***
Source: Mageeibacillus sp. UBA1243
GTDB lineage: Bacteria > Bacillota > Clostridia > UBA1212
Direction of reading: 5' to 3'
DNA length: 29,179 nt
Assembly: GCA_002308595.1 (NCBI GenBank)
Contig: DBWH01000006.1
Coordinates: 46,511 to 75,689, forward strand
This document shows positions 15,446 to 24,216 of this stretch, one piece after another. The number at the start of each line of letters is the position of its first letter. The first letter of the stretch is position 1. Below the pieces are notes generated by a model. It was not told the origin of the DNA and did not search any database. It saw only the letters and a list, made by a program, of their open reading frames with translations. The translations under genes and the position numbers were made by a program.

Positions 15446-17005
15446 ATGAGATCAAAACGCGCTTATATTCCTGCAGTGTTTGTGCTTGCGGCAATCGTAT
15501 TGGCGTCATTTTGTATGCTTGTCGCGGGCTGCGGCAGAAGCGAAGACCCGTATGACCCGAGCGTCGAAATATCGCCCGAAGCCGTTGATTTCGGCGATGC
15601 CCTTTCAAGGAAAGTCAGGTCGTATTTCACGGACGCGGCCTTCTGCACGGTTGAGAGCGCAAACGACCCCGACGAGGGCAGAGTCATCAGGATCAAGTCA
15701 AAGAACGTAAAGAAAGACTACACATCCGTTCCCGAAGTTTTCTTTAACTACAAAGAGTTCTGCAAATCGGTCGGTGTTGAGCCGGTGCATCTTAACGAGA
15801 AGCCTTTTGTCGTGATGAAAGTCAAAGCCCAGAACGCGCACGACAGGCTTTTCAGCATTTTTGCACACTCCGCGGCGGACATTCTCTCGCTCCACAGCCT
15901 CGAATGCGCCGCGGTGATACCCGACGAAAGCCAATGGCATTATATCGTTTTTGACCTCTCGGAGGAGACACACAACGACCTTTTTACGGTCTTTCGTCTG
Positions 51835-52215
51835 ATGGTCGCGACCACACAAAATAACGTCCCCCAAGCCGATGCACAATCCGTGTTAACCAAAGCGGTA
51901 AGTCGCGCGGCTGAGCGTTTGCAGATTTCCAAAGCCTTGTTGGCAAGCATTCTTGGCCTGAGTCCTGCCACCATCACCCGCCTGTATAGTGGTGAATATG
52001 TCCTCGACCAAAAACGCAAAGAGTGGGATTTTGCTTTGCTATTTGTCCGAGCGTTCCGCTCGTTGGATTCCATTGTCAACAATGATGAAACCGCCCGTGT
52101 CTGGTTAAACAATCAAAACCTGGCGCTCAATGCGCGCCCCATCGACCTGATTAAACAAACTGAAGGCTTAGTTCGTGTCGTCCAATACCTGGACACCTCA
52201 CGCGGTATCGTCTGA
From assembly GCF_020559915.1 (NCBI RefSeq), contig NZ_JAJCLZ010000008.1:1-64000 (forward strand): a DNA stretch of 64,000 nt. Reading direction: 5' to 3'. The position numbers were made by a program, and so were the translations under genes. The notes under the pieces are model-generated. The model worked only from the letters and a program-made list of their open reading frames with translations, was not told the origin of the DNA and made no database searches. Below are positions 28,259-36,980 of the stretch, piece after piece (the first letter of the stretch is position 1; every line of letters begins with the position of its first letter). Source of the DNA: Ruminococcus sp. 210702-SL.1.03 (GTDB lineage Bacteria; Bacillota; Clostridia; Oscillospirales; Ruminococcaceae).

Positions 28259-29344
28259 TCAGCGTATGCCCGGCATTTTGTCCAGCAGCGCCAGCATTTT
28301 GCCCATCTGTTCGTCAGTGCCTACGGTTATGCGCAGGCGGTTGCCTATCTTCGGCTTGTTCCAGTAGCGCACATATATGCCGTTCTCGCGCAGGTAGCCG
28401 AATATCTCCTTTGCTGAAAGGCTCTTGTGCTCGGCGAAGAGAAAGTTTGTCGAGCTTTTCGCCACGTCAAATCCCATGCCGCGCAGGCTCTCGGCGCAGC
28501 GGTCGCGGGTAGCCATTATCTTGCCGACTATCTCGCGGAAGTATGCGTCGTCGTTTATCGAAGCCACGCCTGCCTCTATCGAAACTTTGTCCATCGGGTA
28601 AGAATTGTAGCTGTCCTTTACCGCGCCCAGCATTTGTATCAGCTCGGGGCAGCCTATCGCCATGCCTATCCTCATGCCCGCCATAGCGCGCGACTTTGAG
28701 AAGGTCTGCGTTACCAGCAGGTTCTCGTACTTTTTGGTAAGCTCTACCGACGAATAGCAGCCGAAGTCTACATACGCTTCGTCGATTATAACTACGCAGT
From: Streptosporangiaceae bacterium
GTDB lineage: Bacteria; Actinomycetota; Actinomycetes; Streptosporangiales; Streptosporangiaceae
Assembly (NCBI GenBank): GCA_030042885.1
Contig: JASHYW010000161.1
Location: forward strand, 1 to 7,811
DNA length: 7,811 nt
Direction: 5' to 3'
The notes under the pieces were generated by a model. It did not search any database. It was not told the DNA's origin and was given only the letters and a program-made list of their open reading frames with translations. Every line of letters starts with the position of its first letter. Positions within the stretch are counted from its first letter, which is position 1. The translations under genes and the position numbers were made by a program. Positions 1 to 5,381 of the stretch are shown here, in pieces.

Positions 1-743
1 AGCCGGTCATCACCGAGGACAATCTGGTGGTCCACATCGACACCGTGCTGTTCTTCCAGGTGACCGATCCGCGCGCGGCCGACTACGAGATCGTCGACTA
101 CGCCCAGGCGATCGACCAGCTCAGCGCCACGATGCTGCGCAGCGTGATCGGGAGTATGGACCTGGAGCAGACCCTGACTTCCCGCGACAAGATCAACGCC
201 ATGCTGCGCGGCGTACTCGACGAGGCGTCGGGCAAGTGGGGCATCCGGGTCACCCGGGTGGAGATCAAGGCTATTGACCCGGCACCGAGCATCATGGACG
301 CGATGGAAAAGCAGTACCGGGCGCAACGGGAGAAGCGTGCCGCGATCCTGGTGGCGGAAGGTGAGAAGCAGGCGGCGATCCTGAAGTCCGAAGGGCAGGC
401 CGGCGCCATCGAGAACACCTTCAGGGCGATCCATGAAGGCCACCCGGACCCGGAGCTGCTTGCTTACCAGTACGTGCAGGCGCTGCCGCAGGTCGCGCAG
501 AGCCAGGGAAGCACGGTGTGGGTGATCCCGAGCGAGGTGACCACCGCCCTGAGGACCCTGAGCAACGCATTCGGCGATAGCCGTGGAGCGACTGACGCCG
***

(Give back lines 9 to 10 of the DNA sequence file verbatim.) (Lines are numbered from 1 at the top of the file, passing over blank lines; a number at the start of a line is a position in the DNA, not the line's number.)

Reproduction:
Positions 15446-17005
15446 ATGAGATCAAAACGCGCTTATATTCCTGCAGTGTTTGTGCTTGCGGCAATCGTAT